Naming a beneficiary is a valuable feature of life insurance and segregated funds policies so it is important to carefully choose your beneficiaries.
You have spent your life working hard and accumulating wealth for you and your family to enjoy. While you are living you pay taxes annually on both your earned and investment income. But did you know that your assets may also result in a tax liability upon your death or the death of your spouse? In Canada, a taxpayer is deemed to dispose of all of his or her assets at death. If the value of these assets exceeds their cost, then, without proper planning, taxes could be payable.
But the good news is, it might be possible to reduce or at least delay the payment of this tax by organizing or re-allocating certain assets that would result in a tax liability at your death. There is also a way to cost-effectively accumulate tax-free funds to pay all or part of any taxes that may become due upon your death.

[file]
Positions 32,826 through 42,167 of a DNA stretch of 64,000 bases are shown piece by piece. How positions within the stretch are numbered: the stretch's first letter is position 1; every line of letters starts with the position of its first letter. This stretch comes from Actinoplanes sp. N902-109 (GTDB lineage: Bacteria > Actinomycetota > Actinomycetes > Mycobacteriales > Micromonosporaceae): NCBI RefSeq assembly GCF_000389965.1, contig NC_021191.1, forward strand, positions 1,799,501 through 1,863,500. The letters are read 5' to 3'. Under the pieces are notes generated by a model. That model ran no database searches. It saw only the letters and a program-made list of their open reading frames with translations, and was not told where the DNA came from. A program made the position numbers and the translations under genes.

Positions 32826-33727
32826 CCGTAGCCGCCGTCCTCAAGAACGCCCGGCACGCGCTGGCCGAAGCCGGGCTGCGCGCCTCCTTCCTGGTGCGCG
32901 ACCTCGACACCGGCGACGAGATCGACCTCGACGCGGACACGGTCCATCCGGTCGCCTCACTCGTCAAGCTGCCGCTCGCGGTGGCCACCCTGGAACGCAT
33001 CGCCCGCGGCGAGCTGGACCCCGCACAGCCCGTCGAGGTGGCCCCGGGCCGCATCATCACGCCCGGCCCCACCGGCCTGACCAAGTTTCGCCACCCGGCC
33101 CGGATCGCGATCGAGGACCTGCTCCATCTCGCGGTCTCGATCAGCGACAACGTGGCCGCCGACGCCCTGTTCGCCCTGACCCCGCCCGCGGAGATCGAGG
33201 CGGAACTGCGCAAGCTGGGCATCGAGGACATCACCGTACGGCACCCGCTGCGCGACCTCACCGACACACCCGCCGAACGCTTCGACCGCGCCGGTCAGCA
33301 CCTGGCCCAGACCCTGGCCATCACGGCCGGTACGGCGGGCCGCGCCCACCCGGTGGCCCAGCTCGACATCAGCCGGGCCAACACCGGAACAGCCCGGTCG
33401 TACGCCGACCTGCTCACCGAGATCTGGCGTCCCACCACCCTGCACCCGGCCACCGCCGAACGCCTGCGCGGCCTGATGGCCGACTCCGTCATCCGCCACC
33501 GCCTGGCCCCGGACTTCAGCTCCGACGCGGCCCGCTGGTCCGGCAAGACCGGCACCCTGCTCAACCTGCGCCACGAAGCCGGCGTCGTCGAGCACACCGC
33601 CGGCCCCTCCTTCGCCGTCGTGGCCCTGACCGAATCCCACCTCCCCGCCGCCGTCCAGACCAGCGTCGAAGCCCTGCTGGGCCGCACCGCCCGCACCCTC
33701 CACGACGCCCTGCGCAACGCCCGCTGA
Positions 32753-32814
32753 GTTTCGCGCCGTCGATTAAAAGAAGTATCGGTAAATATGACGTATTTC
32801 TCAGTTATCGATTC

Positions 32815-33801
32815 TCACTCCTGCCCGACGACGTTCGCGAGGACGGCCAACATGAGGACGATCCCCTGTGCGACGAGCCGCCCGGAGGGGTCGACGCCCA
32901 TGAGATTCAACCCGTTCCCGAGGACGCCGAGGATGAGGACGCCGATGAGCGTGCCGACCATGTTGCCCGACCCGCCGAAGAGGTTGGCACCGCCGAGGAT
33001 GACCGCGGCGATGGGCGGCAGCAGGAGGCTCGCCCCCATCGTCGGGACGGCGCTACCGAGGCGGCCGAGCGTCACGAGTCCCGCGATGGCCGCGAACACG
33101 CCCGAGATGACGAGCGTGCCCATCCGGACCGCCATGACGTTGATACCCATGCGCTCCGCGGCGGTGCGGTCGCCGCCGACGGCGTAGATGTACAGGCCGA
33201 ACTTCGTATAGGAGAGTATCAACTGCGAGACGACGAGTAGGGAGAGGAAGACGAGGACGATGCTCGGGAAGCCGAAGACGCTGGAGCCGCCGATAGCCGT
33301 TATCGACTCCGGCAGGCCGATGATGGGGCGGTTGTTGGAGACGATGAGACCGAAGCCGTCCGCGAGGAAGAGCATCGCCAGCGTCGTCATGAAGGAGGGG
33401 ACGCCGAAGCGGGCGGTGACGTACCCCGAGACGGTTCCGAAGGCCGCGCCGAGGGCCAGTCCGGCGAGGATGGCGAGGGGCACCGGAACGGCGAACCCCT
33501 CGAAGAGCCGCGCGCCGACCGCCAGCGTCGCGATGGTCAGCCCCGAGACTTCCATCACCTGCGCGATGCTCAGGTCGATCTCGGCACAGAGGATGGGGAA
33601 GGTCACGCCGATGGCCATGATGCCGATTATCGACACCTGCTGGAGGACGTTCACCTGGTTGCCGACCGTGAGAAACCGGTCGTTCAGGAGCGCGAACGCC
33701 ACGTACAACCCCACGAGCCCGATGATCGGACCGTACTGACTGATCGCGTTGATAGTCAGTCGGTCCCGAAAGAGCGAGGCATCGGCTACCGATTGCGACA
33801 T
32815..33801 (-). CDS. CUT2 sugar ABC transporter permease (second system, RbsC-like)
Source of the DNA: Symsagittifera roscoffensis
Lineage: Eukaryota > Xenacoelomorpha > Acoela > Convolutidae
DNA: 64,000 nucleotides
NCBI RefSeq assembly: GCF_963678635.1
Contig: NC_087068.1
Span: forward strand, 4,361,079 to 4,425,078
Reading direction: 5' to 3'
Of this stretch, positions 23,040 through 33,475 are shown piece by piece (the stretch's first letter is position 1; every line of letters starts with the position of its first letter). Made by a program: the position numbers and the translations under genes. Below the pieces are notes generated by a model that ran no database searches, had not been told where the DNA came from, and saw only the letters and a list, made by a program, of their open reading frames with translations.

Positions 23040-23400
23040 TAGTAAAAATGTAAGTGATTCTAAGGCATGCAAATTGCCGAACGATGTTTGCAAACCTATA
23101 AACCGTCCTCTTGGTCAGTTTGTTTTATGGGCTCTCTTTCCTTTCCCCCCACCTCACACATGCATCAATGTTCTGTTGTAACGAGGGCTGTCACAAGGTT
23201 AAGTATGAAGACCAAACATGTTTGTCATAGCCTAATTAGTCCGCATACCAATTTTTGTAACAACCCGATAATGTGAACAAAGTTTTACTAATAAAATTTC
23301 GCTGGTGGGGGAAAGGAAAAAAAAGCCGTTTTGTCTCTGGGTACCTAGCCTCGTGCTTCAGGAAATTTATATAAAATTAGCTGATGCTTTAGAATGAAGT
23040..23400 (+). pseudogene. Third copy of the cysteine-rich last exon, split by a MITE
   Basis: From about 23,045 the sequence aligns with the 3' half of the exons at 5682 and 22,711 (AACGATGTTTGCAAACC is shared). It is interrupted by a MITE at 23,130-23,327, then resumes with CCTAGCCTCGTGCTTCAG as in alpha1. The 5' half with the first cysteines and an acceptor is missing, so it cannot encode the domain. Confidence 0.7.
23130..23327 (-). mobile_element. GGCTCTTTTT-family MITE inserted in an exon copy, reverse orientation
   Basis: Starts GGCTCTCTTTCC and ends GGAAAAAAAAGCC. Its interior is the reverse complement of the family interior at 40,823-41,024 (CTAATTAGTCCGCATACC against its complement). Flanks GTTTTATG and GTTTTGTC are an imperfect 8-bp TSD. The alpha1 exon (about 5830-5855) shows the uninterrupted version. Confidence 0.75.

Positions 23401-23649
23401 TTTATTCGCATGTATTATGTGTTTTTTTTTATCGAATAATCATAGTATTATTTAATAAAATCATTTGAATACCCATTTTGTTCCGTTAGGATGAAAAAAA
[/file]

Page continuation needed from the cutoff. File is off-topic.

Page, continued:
Of course, every situation is different, so you should consult with a financial advisor before making any big decisions. Below is a simple guide that will help you structure your estate in the most tax-advantageous method.
The foundation of any financial plan is recognizing that every person, individual or business owner is unique. Stan’s goal is to provide personalized solutions to each of his clients that reflect their needs, their situation and budget, and review these periodically to ensure their plans continue to measure up to their stated goals and objectives for the future.